A dliallel analysis for number of seeds per pod, number of
pods per plamt, 100-seed weight and seed yield per plant of
Six cuitivars of field bean was studied. Veriances associated
with general combining ability were found to be significant
for all traIts except for the number of pods per plant. With
the exception of number of seeds per pod, significant SCA
variances were detected for aH traits Studied. The parental
line NEB 319 seemed to be the best combiner for; number of
seeds per pod, 100-seed wieghit and seed yield per plant. The
parental lines F. 402 and introduced 131 were almost the best
combiners for seed yield per plant and 100-secd weight,
Seven hybrids significantly surpassed their midparent
values for seed yield per plant. The five hybrids, (NEB 319 X
F. 402), (introduced 313 X NEB 319), (intrOduced 131 X
F. 402), (introduced 131 X 61/1331/66) and (16/1311/186 X
F. 402) outylelded the better parent. Significant positive
correlation coefficients were obtained between mld.parent and
F1 hybrid means for, 100-seed weight and seed yield per plant.
The two crosses (introduced 131 X F. 402) and (NEB 319 X
F. 402) were of great importance In breeding programs whether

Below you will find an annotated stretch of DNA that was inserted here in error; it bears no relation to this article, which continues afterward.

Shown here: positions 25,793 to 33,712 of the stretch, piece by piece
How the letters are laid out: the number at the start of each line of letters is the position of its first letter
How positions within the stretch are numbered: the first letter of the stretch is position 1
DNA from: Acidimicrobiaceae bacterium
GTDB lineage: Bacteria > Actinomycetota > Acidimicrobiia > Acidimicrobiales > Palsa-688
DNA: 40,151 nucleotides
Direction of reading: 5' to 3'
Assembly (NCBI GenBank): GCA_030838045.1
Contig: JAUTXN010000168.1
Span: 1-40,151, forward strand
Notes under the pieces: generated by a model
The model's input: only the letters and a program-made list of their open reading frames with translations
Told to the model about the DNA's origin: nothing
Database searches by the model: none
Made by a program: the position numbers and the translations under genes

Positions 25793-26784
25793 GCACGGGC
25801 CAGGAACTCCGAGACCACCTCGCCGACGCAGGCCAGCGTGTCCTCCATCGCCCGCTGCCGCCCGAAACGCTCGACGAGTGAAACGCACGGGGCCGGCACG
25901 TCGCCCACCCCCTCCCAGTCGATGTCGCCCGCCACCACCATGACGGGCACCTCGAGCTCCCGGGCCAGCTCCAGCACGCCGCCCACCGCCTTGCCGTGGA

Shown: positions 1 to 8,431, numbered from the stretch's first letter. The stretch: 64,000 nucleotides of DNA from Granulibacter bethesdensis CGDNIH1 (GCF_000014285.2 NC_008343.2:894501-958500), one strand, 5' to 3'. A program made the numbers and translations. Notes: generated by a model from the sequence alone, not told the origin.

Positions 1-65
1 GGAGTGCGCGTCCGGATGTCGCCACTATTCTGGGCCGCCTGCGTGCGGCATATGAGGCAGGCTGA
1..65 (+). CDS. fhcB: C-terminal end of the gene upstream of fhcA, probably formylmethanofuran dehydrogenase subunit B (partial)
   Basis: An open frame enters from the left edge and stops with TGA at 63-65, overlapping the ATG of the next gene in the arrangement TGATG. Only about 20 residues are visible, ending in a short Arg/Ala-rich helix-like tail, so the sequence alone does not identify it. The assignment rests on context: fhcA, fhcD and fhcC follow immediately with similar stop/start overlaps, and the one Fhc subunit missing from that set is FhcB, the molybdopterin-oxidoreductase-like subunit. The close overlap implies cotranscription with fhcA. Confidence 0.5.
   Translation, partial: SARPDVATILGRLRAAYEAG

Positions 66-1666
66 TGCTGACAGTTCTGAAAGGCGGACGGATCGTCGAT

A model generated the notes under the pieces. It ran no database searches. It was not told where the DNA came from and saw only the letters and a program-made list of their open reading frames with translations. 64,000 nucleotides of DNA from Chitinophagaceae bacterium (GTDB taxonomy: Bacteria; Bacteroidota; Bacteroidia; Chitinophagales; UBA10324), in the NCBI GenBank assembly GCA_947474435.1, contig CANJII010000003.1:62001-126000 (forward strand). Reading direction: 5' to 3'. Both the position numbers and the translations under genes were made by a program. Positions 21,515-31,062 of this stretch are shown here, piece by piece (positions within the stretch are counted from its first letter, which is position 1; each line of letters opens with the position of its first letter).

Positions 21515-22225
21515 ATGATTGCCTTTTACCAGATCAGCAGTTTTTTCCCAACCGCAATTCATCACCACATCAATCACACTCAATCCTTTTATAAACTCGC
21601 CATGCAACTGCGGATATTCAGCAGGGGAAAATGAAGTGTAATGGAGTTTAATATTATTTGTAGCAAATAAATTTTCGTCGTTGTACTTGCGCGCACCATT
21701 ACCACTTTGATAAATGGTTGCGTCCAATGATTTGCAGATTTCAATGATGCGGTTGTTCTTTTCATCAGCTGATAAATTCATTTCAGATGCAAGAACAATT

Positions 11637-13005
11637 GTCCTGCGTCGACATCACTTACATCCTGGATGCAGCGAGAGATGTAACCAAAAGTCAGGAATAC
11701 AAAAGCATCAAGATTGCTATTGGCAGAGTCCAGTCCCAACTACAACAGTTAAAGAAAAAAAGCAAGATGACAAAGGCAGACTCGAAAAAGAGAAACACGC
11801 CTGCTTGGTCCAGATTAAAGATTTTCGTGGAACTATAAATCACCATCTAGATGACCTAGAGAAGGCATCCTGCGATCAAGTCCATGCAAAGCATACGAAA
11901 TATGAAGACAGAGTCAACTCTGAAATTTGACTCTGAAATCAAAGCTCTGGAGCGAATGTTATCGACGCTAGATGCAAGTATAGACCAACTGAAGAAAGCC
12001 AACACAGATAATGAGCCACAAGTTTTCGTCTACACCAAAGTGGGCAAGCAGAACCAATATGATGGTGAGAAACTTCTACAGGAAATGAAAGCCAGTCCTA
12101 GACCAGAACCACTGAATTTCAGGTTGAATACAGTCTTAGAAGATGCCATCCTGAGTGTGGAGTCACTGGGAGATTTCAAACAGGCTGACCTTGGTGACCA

towards hybrid field bean production or for traditional breeding
procedure. The correlation between parental performance and
their oarder of dominance revealed that few number of seeds/pod
and high number of pods per plant behaved as dominant traits.
No particular trend could be detected for the rest two traits.
Field bean (Vicia faba, L.) is an important legume crop in Egypt and
increasing the yield of this crop is the ultimate goal of the plant breeder.
Many investigations were carried out to estimate the genetic variance and
its components for the improvement of field bean varieties (Bond, 1966
and 1967; El-Hosary, 1981 and 1985 and Mahmoud et. al., 1984). Meantime,
attempts of genetic improvement have involved both development of F1
hybrids, using male sterility and development of saif fertile lines to change
the breeding system to fafl autogamy (Bond et al., 1964 and 1966).